Warts are typically small, rough, and hard growths that are similar in color to the rest of the skin. They typically do not result in symptoms except when on the bottom of the feet where they may be painful. While they usually occur on the hands and feet they can also affect other locations. One or many warts may appear. They are not cancerous
Types of Warts
A range of types of wart have been identified, varying in shape and site affected, as well as the type of human papillomavirus involved. These include
- Common wart – (Verruca vulgaris), a raised wart with roughened surface, most common on hands, but can grow anywhere on the body. Sometimes known as a Palmer wart or Junior wart.
- Flat wart – (Verruca plana) a small, smooth flattened wart, flesh-coloured, which can occur in large numbers; most common on the face, neck, hands, wrists and knees.
- Filiform or digitate wart – a thread- or finger-like wart, most common on the face, especially near the eyelids and lips.
- Genital wart – (venereal wart, Condyloma acuminatum, Verruca acuminata), a wart that occurs on the genitalia.
- Mosaic wart a group of tightly clustered plantar-type warts, commonly on the hands or soles of the feet.
- Periungual wart – a cauliflower-like cluster of warts that occurs around the nails.
- Plantar wart – (verruca, Verruca plantaris), a hard sometimes painful lump, often with multiple black specks in the center; usually only found on pressure points on the soles of the feet.
Causes of Warts
Warts are caused by the human papilloma virus (HPV). There are about 130 known types of human papilloma viruses.HPV infects the squamous epithelium, usually of the skin or genitals, but each HPV type is typically only able to infect a few specific areas on the body. Many HPV types can produce a benign growth, often called a “wart” or “papilloma”, in the area they infect. Many of the more common HPV and wart types are listed below.
- Common warts – HPV types 2 and 4 (most common); also types 1, 3, 26, 29, and 57 and others.
- Cancers and genital dysplasia – “high-risk” HPV types are associated with cancers, notably cervical cancer, and can also cause some vulvar, vaginal,penile, anal and some oropharyngeal cancers. “Low-risk” types are associated with warts or other conditions
- High-risk – 16, 18 (cause the most cervical cancer); also 31, 33, 35, 39, 45, 52, 58, 59, and others.
- Plantar warts (myrmecia) – HPV type 1 (most common); also types 2, 3, 4, 27, 28, and 58 and others.
- Anogenital warts (condylomata acuminata or venereal warts) – HPV types 6 and 11 (most common); also types 42, 44 and others.
- Low-risk – 6, 11 (most common); also 13, 44, 40, 43, 42, 54, 61, 72, 81, 89, and others.
- Flat warts – HPV types 3, 10, and 28.
- Butcher’s warts – HPV type 7.
- Heck’s disease (Focal epithelial hyperplasia) – HPV types 13 and 32.
Treatment of Warts
There are many treatments and procedures associated with wart removal.A review of clinical trials of various cutaneous wart treatments concluded that topical treatments containing salicylic acid were more effective than placebo.Cryotherapy appears to be as effective as salicylic acid, but there have been fewer trials.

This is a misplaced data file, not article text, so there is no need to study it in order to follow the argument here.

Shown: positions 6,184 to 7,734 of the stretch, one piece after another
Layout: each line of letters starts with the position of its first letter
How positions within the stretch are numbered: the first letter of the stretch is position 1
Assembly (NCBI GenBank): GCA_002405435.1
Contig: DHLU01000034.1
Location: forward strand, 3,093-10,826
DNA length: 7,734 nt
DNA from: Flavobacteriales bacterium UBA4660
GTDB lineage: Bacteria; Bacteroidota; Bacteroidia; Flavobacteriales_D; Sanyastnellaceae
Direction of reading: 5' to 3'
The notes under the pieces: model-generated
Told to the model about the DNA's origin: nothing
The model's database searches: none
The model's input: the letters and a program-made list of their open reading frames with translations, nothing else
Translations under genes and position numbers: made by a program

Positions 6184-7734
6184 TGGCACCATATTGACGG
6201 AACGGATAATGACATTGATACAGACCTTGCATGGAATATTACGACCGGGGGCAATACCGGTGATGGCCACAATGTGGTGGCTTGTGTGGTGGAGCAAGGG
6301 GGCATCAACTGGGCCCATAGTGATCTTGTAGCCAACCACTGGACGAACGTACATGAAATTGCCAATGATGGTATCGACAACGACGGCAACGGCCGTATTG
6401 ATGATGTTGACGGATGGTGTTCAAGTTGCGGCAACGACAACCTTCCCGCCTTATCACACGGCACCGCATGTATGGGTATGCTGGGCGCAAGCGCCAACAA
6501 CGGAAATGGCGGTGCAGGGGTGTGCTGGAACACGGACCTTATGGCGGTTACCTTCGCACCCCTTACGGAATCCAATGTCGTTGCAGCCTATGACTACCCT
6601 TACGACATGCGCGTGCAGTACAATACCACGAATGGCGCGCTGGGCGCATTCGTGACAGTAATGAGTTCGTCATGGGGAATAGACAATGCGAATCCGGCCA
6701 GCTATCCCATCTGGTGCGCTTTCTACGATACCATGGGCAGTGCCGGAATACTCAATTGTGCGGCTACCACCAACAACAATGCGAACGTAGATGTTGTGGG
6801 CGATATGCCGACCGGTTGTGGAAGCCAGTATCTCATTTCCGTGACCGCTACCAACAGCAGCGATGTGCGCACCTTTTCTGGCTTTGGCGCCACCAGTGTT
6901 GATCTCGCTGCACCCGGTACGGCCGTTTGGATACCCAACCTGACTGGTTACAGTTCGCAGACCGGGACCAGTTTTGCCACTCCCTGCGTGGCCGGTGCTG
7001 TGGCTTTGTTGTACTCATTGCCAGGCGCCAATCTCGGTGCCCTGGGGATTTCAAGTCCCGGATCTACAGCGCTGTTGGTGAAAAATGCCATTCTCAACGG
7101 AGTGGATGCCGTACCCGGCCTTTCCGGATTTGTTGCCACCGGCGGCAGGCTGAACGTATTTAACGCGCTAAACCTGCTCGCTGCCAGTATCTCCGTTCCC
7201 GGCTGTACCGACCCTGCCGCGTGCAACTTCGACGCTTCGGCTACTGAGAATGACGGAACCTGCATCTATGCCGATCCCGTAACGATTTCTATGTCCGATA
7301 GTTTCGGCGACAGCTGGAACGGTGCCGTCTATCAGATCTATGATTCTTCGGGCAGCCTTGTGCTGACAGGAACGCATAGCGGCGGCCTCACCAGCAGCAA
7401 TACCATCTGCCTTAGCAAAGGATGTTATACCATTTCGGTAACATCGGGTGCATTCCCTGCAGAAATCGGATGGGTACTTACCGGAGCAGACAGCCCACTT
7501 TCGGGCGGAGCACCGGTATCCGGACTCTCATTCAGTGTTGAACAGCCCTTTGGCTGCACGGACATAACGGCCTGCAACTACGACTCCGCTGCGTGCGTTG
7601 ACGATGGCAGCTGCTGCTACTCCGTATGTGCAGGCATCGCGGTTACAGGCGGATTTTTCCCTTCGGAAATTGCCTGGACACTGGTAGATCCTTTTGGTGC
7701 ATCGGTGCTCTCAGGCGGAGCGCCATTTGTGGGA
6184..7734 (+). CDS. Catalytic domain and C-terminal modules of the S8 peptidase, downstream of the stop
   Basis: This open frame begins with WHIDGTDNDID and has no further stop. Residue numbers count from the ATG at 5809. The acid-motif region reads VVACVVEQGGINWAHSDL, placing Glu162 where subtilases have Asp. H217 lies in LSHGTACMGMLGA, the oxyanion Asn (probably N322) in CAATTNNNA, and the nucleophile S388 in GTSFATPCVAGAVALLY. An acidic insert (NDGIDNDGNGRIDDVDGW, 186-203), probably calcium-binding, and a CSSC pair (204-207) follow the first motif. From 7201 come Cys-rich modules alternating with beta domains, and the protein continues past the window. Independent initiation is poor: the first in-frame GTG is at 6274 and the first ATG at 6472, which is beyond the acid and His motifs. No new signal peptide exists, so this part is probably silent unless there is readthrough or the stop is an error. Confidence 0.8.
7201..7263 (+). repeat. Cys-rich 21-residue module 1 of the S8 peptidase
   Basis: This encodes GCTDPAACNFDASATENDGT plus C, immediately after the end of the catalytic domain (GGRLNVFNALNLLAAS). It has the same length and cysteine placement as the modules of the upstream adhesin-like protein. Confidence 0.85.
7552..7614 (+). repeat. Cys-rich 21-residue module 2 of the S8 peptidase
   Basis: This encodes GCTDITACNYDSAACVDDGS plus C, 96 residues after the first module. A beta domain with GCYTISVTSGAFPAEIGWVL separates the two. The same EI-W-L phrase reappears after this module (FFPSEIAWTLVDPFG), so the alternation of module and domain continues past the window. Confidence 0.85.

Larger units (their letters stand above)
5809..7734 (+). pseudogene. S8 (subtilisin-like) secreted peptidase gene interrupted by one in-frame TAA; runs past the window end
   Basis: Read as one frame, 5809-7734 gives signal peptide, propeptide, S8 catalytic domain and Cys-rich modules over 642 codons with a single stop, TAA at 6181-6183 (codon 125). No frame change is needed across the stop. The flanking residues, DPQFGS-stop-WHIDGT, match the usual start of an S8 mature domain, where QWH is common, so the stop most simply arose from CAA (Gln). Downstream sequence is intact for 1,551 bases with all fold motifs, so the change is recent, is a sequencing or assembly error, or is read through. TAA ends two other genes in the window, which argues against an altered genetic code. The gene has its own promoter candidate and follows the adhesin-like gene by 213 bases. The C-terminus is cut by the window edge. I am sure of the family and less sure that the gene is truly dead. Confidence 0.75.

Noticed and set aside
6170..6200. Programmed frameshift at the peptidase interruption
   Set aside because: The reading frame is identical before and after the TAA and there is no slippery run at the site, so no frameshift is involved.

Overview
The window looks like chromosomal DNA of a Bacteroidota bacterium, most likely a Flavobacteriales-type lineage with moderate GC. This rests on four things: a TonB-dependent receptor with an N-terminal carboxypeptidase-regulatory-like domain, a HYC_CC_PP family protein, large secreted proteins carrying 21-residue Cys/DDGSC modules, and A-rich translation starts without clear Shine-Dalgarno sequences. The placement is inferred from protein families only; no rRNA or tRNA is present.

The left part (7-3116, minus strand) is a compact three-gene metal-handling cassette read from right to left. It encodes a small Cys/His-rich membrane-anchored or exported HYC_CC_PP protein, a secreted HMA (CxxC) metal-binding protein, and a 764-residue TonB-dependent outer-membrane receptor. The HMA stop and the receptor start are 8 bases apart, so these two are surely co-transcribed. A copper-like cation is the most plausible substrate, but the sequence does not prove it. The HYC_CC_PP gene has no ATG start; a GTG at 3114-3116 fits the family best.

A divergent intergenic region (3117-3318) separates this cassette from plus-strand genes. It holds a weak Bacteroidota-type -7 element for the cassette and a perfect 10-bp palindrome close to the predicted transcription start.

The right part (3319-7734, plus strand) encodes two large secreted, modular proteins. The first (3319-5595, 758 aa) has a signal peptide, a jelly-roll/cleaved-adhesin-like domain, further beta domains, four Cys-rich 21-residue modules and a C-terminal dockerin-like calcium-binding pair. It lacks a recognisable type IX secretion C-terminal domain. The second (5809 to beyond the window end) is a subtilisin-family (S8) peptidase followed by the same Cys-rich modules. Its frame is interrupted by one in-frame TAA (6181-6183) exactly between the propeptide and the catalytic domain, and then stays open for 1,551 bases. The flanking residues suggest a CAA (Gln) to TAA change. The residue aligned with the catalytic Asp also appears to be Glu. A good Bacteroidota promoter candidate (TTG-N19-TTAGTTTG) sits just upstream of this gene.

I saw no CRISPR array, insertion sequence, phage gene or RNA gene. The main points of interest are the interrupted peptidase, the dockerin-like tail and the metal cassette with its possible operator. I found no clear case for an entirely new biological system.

- Salicylic acid can be prescribed by a dermatologist in a higher concentration than that found in over-the-counter products. Several over-the-counter products are readily available at pharmacies and supermarkets of roughly two types: adhesive pads treated with salicylic acid, and bottled concentrated salicylic acid solution.
- Imiquimod is a topical cream that helps the body’s immune system fight the wart virus by encouraging interferon production. It has been approved by the U.S. Food and Drug Administration (FDA) for genital warts.
- Cantharidin, found naturally in the bodies of many members of the beetle family Meloidae, causes dermal blistering. It is used either by itself or compounded with podophyllin. Not FDA approved, but available through Canada or select US compounding pharmacies.
- Bleomycin is not US FDA approved and can cause necrosis of digits and Raynaud syndrome.The usual treatment is one or two injections.
- Dinitrochlorobenzene (DNCB), like salicylic acid, is applied directly to the wart. Studies show this method is effective with a cure rate of 80%.But DNCB must be used much more cautiously than salicylic acid; the chemical is known to cause genetic mutations, so it must be administered by a physician. This drug induces an allergic immune response resulting in inflammation that wards off the wart-causing virus.
- Cidofovir is an antiviral drug which is injected into HPV lesions within the larynx (laryngeal papillomatosis) as an experimental treatment.
- Benzoyl peroxide (BPO) is effective in the treatment of flat warts
A 2014 study indicates that lopinavir is effective against the human papilloma virus (HPV). The study used the equivalent of one tablet twice a day applied topically to the cervices of women with high-grade and low-grade precancerous conditions. After three months of treatment, 82.6% of the women who had high-grade disease had normal cervical conditions, confirmed by smears and biopsies.
- Freezing: In this treatment, a doctor will use liquid nitrogen to freeze a wart. A blister forms around the wart and the dead tissue falls off within about a week.
- Cantharidin: This substance, an extract of a blister beetle and applied to the skin, forms a blister around the wart. After cantharidin is applied, the area is covered with a bandage. The blister lifts the wart off the skin.
- Other medications: These include bleomycin, which is injected into a wart to kill a virus, and imiquimod (Aldara and Zyclara), an immunotherapy drug that stimulates your own immune system to fight off the wart virus. It comes in the form of a prescription cream. Although imiquimod is stated for genital warts, it is modestly effective on other types of warts.